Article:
“Surf the web without annoying ads!” blasts one well-known website promoting the installation of a browser extension that allows users to prevent ads from popping up on their computer screen. “Easily disable most tracking and browse the web anonymously,” the site copy continues.
With no ads and no tracking, the promise of an uninterrupted online experience seems almost too good to pass up for many consumers. As with anything that seems too good to be true, it really is. The ramifications for both consumers and advertisers profoundly affects not only web browsing, but the whole purpose of the Internet as we know it.
Available since at least 2004, ad blocking software has achieved more prominence with the release of iOS 9, the operating system for Apple’s iPhones and iPads. Until now, ad blocking was mostly used for desktop computer screens. With the rise of mobile usage, ad blocking is now on those devices as well. This means that another front has opened up in the constant battle between advertisers’ need to promote their products and consumers’ need for hassle-free online browsing.
In basic terms, ad blockers filter or alter advertising content on a webpage. By blocking or stripping down this content, users can view websites without embedded videos, banner ads, pop-up windows or even pictures — the types of content that make up the vast majority of advertisements. Aside from blocking intrusive interruptions, the benefits to the user include faster loading of web pages, less use of bandwidth, and improved security from malware.
“Advertising is totally unnecessary, unless you hope to make money.” – Jef I. Richards
What may be a benefit to users can lead to a substantial, even disastrous, loss of revenue for website owners whose livelihood depends on those blocked ads. This is especially true for affiliate marketers, who rely on commissions for purchases made through their site. Much has been made in recent years of the need for affiliate marketers to provide quality content to online users. But without a revenue stream, many of these affiliates will be forced to shut down. Quality content doesn’t come free, and this is the conundrum facing consumers who use ad blocking software: By impeding the content publisher’s revenue, they, the consumers, risk not only losing the amount of quality content available to them, but the content itself may be limited to only those that can afford and are willing to pay for it.
Just how much money is at stake here?
According to PageFair, a provider of “counter ad block solutions to web publishers,” the use of ad blocking software could cost online publishers almost $22 billion in 2015 based on the estimated 198 million worldwide users of such software. As the number of users of ad blocking software climbs, lost revenue to the online advertising industry will also increase, and this will have far reaching and lasting effects on affiliate marketing.
There is a valid point to be made, however, that many of the reasons consumers are flocking to ad blocking software can be traced back to those in the online advertising industry that have “ruined it for the rest of us.” So says Michael Rogers of Affiliate Marketer Training. “Ads have become such an annoyance around the web that people are simply fed up with it. The browsing public is deciding en-mass that they won’t stand for it anymore. They are no longer willing to put up with free content in exchange for advertising.” Rogers goes on to advise affiliate marketers to diversify and not “rely solely on one form of revenue.”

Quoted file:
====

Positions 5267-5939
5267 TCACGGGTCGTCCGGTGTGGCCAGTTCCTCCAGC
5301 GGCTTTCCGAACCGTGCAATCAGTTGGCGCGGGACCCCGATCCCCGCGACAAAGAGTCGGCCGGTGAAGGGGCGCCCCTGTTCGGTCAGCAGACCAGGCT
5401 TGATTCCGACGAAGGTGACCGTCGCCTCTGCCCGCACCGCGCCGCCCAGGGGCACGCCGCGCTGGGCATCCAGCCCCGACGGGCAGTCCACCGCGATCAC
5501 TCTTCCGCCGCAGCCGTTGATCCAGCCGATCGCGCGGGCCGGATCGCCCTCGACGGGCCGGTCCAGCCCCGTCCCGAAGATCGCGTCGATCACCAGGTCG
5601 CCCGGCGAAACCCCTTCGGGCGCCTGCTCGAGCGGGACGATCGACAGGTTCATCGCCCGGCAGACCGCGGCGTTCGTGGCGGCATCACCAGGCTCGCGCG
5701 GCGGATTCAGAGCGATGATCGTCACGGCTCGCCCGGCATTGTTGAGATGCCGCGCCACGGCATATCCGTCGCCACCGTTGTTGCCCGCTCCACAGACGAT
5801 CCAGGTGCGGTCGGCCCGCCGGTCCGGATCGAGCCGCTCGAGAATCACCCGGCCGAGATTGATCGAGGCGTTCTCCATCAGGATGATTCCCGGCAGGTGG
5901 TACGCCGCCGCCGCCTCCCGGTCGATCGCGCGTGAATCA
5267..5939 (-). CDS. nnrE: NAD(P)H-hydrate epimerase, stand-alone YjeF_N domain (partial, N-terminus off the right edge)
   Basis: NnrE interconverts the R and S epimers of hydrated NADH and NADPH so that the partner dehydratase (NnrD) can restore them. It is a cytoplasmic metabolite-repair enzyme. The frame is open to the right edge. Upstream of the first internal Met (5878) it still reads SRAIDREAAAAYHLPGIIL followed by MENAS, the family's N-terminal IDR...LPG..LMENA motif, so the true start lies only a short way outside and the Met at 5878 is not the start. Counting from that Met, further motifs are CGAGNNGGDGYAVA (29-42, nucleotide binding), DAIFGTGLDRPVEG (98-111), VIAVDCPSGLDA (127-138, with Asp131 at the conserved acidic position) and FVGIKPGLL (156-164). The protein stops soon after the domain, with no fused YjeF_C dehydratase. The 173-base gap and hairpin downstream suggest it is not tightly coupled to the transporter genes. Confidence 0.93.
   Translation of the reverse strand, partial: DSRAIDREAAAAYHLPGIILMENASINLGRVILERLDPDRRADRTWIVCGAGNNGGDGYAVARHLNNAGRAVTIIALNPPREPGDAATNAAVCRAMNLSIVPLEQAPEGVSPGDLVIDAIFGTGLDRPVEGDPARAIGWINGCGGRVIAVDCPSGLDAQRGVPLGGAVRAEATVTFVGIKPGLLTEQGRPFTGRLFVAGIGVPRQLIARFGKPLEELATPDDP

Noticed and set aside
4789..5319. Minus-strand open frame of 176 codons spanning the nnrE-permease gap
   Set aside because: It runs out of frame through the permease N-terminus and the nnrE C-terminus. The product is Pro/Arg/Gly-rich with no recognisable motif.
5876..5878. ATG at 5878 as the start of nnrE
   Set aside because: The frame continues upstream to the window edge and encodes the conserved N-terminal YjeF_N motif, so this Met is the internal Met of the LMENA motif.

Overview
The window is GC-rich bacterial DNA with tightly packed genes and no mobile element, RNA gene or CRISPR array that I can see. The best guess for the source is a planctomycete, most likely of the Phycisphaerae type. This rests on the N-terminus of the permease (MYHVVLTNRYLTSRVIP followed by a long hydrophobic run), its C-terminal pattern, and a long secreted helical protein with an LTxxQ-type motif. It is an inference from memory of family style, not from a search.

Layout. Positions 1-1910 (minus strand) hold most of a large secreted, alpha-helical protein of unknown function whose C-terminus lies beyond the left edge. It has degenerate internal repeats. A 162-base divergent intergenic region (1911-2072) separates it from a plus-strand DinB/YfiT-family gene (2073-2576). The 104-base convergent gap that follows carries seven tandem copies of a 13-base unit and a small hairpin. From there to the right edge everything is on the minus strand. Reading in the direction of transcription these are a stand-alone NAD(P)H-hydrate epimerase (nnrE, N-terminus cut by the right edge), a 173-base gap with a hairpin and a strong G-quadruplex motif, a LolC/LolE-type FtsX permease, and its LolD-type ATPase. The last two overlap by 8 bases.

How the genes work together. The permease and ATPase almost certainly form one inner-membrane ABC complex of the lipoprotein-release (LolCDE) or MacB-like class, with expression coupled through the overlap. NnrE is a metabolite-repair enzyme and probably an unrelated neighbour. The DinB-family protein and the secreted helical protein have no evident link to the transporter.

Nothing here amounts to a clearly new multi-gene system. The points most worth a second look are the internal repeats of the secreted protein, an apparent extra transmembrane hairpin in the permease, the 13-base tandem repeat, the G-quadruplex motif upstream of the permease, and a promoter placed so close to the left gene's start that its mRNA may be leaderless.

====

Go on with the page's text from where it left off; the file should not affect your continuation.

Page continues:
But what it means to diversify and create additional revenue streams for affiliate marketers will depend on several factors, not the least of which is what is being used as the base revenue model.
An affiliate site full of banner ads may be affected far more than a blog with mainly text links. A site that captures customer data such as an email address (e.g., for a newsletter sign up) for remarketing efforts can better afford to lose revenue from blocked ads. After all, they can make up the difference by promotions sent via email. Sites that offer value to their users (i.e. quality content) through an online blog or newsletter, for example, will still continue to attract quality traffic and thrive.
Diversifying is solid advice for investing and affiliate marketing. The larger lesson here is to accept the rise of ad blocking software and its challenges, much like one of Google’s algorithm updates (remember Panda?). What may have been seen as a death knell to some gave rise to much needed improvements to online searches. These improvements in turn created higher quality experiences. Although the fear of potential ruin because of blocked ads and restricted revenue is real, affiliate marketers should not lose sight of best practices for SEO and PPC campaigns which still govern how ads and sites are ranked in search engines.
Ad blockers are not going away any time soon, and their full effect on the industry remains to be seen. There may be court challenges as to the legality of their use. Some in the industry are trying to frame the issue in ethical terms, likening the use of ad blockers similar to music and software piracy. As a response to their use, some site owners are preventing users from accessing content unless the software is disabled or their site white-listed, allowing at least some ads to be shown. Others are moving towards a subscription model to access content.
However things shake out in the end — ads becoming less intrusive (or more ingeniously placed), users paying to access content, or some sort of détente reached between advertisers and ad blocker software publishers — affiliates must choose to meet this latest challenge or risk being blocked from their future.
Has ad blocking impacted your affiliate marketing revenue? Tell us how you are overcoming this challenge in the comment section below.